Jeff Connor

Personal Information
  • Department of Mathematics
  • Ohio University
    Athens, OH 45701
  • Office: Morton Hall, Room 315D
  • Phone: (740) 593-1261

Current Courses, Office Hours, and so on.

During Winter and Spring quarter, 2005, I will be teaching an introductory analysis course for ACCLAIM via distance learning on Tuesday nights.. Please contact me if you wish to make an appointment. Although I will be in most days most of the time, I have not set office hours just yet.

  • General Teaching Information

  • I primarily teach courses in Analysis, including Introduction to Statistics, Calculus, Advanced Calculus, Foundations of Geometry, Real Variables, Wavelet Analysis and Functional Analysis. I have spent quite a bit of time revising the Foundations of Geometry course and helped develop a calculus course for biology majors. I have also done course development (and taught) for project SUSTAIN, a program designed to enhance the mathematical understanding and teaching of practicing secondary teachers.

    Information on the Foundations of Geometry course is available upon request. I have a web site which contains the course materials from a 'beta' version of the course. The course seems to be under perpetual construction; I will be updating the materials for the second course in the sequence during Spring, 2004. Currently available course materials.

    Winner of a Provost's Teaching Recognition Grant (1995), a Dean's Outstanding Teaching Award (2000) and currently a Project NExT consultant (1999-2000).

  • Research

  • My most recent mathematical work is on the use of wavelets in the analysis of time series, especially the determination of whether or not a time series exhibits 'long memory'. In the past, most of my work was in sequence spaces. The main focus of my interest in sequence spaces is in the area of 'statistical convergence', which has nothing to do with statistics. Rather, a sequence is statistically convergent to zero if, for every epsilon greater than zero, the set of of indices for which the terms of the sequence are greater than epsilon is a 'null set'. The best view of bounded statistically convergent sequences comes from considering them as a class of continuous functions on the Stone-Cech compactification of the natural numbers. I have recently become interested in the statistical convergence of double sequences.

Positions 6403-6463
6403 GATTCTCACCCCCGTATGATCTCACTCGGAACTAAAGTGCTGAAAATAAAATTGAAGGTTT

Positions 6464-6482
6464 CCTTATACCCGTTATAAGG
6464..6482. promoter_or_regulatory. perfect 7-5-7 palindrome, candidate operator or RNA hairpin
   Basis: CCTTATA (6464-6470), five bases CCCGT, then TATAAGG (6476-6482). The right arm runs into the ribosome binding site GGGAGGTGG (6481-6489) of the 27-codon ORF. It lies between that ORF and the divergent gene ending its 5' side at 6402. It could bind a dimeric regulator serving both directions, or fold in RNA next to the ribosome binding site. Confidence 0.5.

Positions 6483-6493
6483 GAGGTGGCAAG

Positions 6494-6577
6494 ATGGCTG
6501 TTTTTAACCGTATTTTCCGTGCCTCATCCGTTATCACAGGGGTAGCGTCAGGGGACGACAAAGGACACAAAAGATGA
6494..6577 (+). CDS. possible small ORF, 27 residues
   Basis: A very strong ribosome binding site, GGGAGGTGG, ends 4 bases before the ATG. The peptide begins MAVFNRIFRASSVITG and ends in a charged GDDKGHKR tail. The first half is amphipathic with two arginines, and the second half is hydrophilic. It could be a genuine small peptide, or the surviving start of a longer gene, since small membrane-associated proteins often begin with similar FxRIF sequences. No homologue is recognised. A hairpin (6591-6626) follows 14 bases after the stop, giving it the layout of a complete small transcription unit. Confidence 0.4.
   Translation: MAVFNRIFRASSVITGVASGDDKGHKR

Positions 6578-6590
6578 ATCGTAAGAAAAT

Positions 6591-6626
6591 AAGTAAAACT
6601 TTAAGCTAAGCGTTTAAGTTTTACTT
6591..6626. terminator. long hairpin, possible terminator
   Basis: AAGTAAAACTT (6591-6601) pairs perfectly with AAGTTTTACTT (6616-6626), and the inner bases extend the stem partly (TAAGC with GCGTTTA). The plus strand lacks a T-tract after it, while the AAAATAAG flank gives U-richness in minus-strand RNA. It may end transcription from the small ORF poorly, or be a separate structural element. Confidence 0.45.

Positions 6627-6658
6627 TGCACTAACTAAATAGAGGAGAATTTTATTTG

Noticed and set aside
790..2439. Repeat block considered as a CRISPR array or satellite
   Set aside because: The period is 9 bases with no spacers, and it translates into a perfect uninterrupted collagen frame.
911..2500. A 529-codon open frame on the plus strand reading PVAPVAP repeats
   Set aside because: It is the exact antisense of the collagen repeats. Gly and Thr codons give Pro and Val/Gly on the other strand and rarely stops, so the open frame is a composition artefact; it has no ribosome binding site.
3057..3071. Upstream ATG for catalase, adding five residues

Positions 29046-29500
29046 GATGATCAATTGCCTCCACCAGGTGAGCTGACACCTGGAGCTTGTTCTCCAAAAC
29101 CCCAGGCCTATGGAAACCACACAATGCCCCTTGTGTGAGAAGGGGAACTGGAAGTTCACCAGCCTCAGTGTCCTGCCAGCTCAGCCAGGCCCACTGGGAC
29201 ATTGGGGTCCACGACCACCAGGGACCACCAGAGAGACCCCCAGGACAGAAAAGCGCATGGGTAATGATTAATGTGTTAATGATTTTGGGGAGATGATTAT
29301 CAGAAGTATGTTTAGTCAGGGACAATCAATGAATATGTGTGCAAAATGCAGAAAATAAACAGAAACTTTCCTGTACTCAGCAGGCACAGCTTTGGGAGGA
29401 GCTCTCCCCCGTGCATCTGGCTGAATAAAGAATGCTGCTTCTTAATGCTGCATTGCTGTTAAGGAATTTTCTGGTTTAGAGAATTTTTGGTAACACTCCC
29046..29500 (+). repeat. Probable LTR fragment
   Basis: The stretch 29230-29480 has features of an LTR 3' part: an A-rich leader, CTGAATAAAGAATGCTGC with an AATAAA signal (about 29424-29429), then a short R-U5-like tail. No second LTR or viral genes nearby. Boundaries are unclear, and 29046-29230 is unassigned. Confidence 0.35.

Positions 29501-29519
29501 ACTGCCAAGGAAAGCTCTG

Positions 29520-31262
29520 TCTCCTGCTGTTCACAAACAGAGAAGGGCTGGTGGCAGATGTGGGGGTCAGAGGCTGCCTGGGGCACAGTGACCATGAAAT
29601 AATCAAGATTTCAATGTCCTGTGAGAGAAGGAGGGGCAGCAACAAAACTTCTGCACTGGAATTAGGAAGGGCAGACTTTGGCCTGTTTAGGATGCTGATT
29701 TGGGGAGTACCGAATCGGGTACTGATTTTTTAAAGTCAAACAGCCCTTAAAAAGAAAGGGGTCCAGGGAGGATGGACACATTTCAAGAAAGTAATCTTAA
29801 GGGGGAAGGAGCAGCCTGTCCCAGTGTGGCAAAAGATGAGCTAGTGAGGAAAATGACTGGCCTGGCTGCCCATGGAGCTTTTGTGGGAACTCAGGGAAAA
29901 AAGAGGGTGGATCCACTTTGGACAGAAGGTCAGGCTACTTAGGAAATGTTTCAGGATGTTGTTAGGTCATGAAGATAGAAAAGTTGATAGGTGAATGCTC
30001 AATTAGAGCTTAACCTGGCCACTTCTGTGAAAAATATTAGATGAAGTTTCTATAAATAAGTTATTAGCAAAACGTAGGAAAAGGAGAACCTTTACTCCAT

I have also been working in mathematics education. The focus of my research is currently student use of definitions in validating mathematical assertions, especially in connection with the use of software programs (such as Geometer's Sketchpad) to explore and justify mathematical assertions. I am also a co-PI for the Southeast Center of Excellence in Mathematics and Science Education (SEOCEMS).

    See 'Current Vita ' for a recent version of my vita. (April, 2004)


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